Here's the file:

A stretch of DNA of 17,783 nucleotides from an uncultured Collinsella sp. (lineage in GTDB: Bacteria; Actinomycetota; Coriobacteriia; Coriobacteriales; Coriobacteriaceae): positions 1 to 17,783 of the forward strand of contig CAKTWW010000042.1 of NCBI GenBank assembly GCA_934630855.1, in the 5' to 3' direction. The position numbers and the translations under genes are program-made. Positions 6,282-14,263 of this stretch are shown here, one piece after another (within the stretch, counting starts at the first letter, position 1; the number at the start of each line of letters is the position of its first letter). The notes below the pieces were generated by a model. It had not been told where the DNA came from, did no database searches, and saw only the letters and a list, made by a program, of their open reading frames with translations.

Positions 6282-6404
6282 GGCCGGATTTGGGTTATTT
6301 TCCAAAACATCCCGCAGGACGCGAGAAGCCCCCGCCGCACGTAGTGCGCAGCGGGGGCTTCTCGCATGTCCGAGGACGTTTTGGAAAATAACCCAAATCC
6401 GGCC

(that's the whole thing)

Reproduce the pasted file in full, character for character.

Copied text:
A stretch of DNA of 17,783 nucleotides from an uncultured Collinsella sp. (lineage in GTDB: Bacteria; Actinomycetota; Coriobacteriia; Coriobacteriales; Coriobacteriaceae): positions 1 to 17,783 of the forward strand of contig CAKTWW010000042.1 of NCBI GenBank assembly GCA_934630855.1, in the 5' to 3' direction. The position numbers and the translations under genes are program-made. Positions 6,282-14,263 of this stretch are shown here, one piece after another (within the stretch, counting starts at the first letter, position 1; the number at the start of each line of letters is the position of its first letter). The notes below the pieces were generated by a model. It had not been told where the DNA came from, did no database searches, and saw only the letters and a list, made by a program, of their open reading frames with translations.

Positions 6282-6404
6282 GGCCGGATTTGGGTTATTT
6301 TCCAAAACATCCCGCAGGACGCGAGAAGCCCCCGCCGCACGTAGTGCGCAGCGGGGGCTTCTCGCATGTCCGAGGACGTTTTGGAAAATAACCCAAATCC
6401 GGCC